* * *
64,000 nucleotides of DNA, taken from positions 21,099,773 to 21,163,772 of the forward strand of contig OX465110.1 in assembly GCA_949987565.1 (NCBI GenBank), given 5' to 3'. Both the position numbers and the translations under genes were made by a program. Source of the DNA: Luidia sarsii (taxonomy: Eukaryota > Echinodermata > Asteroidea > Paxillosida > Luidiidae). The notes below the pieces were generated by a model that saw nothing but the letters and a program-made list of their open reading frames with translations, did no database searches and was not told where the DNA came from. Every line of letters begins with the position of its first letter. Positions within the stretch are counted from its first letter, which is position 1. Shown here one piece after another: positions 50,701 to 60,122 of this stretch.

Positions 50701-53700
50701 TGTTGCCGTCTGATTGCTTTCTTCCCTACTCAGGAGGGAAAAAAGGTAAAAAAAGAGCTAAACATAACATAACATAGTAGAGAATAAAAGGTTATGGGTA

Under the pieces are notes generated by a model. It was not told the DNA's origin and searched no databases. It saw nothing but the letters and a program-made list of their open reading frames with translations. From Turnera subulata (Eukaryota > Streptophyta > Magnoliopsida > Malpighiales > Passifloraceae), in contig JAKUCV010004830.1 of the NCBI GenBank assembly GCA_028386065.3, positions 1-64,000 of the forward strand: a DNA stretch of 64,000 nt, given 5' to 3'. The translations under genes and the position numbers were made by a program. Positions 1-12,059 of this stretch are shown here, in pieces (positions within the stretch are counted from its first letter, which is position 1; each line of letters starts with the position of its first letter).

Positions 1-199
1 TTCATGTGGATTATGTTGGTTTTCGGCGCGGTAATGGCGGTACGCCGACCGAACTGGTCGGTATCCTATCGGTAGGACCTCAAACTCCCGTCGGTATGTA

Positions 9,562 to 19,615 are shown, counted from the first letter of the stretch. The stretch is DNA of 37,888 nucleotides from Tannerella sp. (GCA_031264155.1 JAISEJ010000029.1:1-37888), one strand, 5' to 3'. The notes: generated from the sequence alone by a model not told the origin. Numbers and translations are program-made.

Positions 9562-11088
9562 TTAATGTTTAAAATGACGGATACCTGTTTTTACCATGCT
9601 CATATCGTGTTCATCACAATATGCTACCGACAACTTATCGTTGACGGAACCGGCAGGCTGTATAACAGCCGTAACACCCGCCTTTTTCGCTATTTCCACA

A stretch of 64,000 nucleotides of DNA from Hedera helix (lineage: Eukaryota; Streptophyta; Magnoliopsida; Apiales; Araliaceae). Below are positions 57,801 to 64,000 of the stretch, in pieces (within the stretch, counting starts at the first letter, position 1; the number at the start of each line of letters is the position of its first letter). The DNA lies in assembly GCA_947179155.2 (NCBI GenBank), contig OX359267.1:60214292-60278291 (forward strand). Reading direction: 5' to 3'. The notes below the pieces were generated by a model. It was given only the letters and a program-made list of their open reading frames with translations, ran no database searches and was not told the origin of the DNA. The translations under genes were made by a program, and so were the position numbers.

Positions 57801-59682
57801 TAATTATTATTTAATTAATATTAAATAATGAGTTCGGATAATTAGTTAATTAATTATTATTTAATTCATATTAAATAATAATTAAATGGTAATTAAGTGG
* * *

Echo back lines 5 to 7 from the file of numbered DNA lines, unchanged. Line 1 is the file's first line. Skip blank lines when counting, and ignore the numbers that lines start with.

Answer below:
Positions 1-199
1 TTCATGTGGATTATGTTGGTTTTCGGCGCGGTAATGGCGGTACGCCGACCGAACTGGTCGGTATCCTATCGGTAGGACCTCAAACTCCCGTCGGTATGTA

Positions 9,562 to 19,615 are shown, counted from the first letter of the stretch. The stretch is DNA of 37,888 nucleotides from Tannerella sp. (GCA_031264155.1 JAISEJ010000029.1:1-37888), one strand, 5' to 3'. The notes: generated from the sequence alone by a model not told the origin. Numbers and translations are program-made.